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Handwriting Forensic Investigation Method

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Handwriting Forensic Investigation Method

Handwriting Forensic Investigation consists in the comparison of two or more documents in order to determine whether the same person wrote them or not. How experts can accomplish this task? Analysts check the style characteristics, composed from the writing system learned, and individual characteristics, or personal features which don’t correspond to any group. The latter are the more important part in forensic investigation. A known document written by an identified criminal is called the “exemplar” or “standard”, and it should have as much letter combinations or words as the questioned writing. The more samples available of both types are found, the better. The principal issues to focus in the comparison process are: the shape, proportion, angles, connections, lines and curves of the letters; the next step is to find patterns in the spelling, grammar and punctuation; after that, they look for arrangements in the spacing, the alignment and the formatting; then, they try to find out the writing instrument by examining the pressure exerted, and the continuity and the flow of the script.

At present there are forensic groups such as the American Society of Questioned Document Examiners (ASQDE). Albert S. Osborn was the first President of the ASQDE. His interests were always related to the identification of handwriting, typewriting, paper, ink, and to the many questions that arise concerning contested documents. He initiated the program for interchanging ideas and research information, and it is mandatory to have an invitation in order to become a member. Nowadays, the responsibilities of members involve meeting annually at a time and place by executive committee. This annual meeting has the purpose of exchanging technical and professional information. In addition to several specialized groups, there are some technological systems that contribute to the Handwriting Forensic Investigation development as dedicated databases and the Forensic Information System for Handwriting (FISH).  The latter is a computer-based system that allows a document examiner to scan, digitize, measure and store questioned and known handwriting for the purpose of comparing them in a short amount of time. It is used to identify individuals or groups. However, the most of significant evidences are ultimately subjective. There are some additional factors that one expert can detect. For instance, a professional takes into account that exhaustion, illness or drugs can alter the person’s handwritings. In addition, they don’t make a meaningful comparison between uppercase and lowercase letters. Another point to have in mind is that the quality of exemplars, which determines the efficiency of the comparison, could be hard to find.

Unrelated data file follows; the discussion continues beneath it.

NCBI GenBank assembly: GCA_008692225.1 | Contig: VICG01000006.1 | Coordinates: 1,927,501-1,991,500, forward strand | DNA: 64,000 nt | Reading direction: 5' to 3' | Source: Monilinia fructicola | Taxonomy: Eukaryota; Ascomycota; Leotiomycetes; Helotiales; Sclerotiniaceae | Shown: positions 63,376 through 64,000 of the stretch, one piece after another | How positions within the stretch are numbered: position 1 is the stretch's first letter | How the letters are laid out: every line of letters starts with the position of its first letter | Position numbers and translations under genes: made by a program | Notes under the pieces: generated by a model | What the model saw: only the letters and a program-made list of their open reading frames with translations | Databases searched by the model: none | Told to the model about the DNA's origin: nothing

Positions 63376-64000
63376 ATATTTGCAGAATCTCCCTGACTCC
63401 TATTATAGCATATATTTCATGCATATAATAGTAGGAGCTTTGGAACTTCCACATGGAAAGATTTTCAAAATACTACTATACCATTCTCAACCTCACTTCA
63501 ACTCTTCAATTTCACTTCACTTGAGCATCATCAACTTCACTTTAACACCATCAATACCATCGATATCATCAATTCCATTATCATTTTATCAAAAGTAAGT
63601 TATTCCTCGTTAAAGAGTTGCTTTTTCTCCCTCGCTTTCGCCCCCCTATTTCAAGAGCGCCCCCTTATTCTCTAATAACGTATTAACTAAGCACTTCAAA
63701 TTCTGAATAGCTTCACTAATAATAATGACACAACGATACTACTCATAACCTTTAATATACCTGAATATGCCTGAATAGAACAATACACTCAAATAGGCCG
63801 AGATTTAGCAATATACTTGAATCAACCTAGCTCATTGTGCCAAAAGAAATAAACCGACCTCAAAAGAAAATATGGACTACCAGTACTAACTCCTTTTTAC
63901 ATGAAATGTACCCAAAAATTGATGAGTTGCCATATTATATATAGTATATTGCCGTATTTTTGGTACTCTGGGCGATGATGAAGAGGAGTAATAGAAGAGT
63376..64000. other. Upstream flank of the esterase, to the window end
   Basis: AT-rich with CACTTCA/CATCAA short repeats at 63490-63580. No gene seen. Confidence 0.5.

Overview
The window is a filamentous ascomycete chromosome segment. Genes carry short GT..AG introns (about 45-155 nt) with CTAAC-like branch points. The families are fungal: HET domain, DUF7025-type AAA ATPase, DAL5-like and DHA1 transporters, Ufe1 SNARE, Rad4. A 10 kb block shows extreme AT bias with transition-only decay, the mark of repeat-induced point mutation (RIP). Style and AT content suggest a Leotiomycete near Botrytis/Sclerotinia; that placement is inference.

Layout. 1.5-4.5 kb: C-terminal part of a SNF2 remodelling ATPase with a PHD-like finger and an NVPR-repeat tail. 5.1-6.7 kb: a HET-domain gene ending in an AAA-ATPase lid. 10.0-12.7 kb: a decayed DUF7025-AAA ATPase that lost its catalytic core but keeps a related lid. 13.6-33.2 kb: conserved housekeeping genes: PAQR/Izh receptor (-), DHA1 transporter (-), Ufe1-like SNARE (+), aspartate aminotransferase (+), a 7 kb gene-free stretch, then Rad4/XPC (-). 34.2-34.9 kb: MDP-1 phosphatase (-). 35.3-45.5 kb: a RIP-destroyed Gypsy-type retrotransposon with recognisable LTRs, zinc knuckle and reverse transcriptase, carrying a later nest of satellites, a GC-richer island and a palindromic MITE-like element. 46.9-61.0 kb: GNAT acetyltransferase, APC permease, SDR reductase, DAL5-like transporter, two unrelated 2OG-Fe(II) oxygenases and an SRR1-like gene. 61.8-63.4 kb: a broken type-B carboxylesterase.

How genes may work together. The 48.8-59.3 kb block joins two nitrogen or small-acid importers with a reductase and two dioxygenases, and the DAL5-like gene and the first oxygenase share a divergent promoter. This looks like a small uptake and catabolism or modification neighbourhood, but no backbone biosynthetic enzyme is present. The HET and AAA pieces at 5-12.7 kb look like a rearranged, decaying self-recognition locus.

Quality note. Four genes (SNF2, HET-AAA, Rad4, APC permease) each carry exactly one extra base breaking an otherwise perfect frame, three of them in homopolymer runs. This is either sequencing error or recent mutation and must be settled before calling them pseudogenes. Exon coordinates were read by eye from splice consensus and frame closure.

An expert can detect forgery, but a good simulation can be undetectable. For instance, the case of the Hitler diaries is an example of a forgery that analysts missed. In the 1980s, Konrad Kujau, sold to a German publishing company 60 handwritten journals supposedly written by Adolf Hitler that had, according to Kujau, they were found in the wreckage of an airplane that had left Germany after World War II. The publishing company paid $2.3 million for them. Three international forensic handwriting analysts compared the diaries to exemplars that were apparently known to be written by Hitler. They agreed that the diaries were for real. After years, further forensic tests, based on the analysis of the ink and paper, showed that the documents were forgeries: an ultraviolet-light exam revealed a substance in the paper that wasn’t used in paper until 1954 (Hitler died in 1945). In addition, they discovered that the ingredient was applied within the last 12 months from the investigation. The results from handwriting comparison are not always accepted as proof in a court case, since the value of the error rate in analysis is not still reliable. However, thanks to the FISH analysis that speeds up the process and provides trustworthiness, the acceptance of handwriting analysis as an expert evidence is increasingly growing.

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